• Category:
  • News

4 Pioneering V2G projects

Vehicle-to-Grid (V2G) is a system whereby plugin electric vehicles, when connected to a V2G charger, can provide bi-directional flows of energy.

This technology enables EV batteries to charge, store and discharge electricity when required to optimise resources.

Cenex has been an active innovator in the research and development of V2G technologies and business models since 2016, collaborating with leading organisations in the industry to deliver some truly amazing milestones, such as:

🏡installing the first domestic V2G unit in Europe,

🏢installing the first industrial V2G unit in the UK,

🌍delivering the largest domestic V2G demonstrator in the world.

Over this time, we have delivered 12+ public V2G projects, including feasibility studies, proof-of-concepts and real-world demonstrators; as well as providing independent advice and support  around the world on the barriers, enablers and business case of its application.

Here are 4 of Cenex’s pioneering V2G projects:


The EV-elocity project was funded by Innovate UK, the Department for Business, Energy and Industrial Strategy, and the Office for Zero Emission Vehicles between September 2018 and January 2022; it was led by Cenex and comprised CrowdCharge, Leeds City Council, Nottingham City Council, University of Nottingham and University of Warwick in a second phase from January 2020.

The project deployed 15 chargepoints across nine sites – including West Midlands Police, Leeds City Council and the University of Nottingham Creative Energy Homes campus.

Two separate chargers, from eNovates and Nichicon, were managed by a technology-agnostic operating system, demonstrating V2G across the different trial sites within the UK.

Results show that, by careful charging and discharging, EV battery degradation can reduce by one-eighth, and, in some situations, up to 450 kg of emitted carbon dioxide (CO2) or ÂŁ400 could be saved per vehicle each year.


Project Sciurus – the world’s largest domestic V2G trial at the time – ran between 2018 and 2021 and combined experts in energy, transport and infrastructure.

The project developed a real-world domestic solution for V2G, installed 320 units into homes across the UK and smartly controlled its operation to reduce cost, provide services to the grid, and ultimately demonstrate the business case for domestic V2G.

It found that V2G technology could save customers ÂŁ340 compared with ÂŁ120 when using one-way smart charging; by enabling the V2G chargers to provide grid services this figure rises to ÂŁ725.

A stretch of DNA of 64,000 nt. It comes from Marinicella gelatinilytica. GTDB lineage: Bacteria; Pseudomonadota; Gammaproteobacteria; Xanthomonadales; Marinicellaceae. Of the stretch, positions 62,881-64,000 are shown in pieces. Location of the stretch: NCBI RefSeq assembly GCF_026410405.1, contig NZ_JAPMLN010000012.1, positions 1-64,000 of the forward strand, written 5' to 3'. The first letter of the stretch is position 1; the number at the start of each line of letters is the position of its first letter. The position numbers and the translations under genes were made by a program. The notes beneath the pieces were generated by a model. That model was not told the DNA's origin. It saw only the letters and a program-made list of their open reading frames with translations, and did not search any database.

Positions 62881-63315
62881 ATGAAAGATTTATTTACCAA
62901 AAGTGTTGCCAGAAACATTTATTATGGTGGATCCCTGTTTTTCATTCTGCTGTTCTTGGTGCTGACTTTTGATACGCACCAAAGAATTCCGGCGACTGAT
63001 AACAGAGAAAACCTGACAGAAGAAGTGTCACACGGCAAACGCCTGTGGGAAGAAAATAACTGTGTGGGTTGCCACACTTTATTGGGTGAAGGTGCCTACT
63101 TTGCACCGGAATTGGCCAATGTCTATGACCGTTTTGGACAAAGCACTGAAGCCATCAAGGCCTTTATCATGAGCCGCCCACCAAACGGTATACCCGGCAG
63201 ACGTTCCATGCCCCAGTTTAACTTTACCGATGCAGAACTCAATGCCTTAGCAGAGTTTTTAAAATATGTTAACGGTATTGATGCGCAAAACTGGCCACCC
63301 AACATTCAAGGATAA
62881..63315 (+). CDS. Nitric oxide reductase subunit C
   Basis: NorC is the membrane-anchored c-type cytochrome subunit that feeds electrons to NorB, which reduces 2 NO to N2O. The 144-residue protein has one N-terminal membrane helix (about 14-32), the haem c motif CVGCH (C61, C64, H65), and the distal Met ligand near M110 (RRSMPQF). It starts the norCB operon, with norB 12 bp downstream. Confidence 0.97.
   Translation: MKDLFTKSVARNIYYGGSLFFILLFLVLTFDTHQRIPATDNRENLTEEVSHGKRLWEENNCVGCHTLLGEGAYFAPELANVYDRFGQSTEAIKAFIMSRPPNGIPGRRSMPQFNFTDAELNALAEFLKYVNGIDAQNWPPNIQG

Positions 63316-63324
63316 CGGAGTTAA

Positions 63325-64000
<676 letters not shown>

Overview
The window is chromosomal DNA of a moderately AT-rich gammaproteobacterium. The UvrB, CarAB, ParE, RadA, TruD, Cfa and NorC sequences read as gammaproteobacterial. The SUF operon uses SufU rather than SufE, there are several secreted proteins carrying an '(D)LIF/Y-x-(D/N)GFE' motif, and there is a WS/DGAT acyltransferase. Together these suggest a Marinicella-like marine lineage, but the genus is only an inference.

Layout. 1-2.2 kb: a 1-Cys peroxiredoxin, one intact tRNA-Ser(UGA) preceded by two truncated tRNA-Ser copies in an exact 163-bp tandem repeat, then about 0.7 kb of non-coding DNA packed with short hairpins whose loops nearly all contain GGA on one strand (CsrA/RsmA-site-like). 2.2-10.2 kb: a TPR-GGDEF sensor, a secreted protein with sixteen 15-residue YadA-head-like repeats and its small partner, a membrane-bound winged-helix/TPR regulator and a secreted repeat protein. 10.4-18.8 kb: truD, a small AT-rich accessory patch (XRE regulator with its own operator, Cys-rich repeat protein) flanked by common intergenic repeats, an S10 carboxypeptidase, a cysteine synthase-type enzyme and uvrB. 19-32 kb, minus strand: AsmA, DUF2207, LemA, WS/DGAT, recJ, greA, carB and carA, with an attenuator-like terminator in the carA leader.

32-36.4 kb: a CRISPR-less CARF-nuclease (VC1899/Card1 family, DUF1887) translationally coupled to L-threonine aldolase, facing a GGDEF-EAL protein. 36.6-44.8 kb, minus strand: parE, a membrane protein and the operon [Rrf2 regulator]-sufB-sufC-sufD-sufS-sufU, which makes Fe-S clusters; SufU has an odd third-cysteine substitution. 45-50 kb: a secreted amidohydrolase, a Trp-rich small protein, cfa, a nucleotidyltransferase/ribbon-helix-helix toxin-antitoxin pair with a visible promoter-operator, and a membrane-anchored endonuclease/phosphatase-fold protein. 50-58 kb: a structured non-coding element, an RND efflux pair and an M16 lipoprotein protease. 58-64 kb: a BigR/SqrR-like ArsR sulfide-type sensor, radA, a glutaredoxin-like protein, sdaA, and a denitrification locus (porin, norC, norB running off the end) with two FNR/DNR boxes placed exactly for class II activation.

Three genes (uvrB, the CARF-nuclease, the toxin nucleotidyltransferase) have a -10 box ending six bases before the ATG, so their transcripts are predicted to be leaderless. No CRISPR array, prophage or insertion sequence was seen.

The trial alleviated the vast majority of participants’ concerns regarding V2G technology, however it concluded the cost of hardware needs to reduce further to be a more attractive proposition, despite falling significantly over recent years.


E-Flex was a co-innovation project which aimed to demonstrate the technical and commercial value of Vehicle-to-Grid (V2G) in a range of real-world fleets to gain insights into the technology.

It was the first project in Great Britain to demonstrate EVs performing grid services.

Travel patterns of 70 commercial vehicles were analysed to assess V2G suitability and economic benefits and E-Flex found that V2G chargers could reduce costs for commercial fleet operators on dual electricity tariffs.

V2G fleets could also be charged at times of maximum renewable input and make a real contribution to meeting a commercial entity’s carbon emission targets.

Virtual Bunkering for Electric Vessels (VBEV)

VBEV will develop a detailed business case and plan for a world first demonstrator of using bi-directional chargers for electric vessels.

Cenex will conduct an archetype study of the bi-directional potential for the marine sector focussing on near-shore vessels, and bring research and data from its portfolio of V2G projects to create a business model.

The provision of sufficient power at an affordable price to harbours and marinas represents one barrier to the widescale adoption of electric boats, the high upfront cost is another as well as potential battery degradation from infrequent use in leisure craft another.

This project will aim to demonstrate how V2G technology can alleviate those concerns.

Further reading: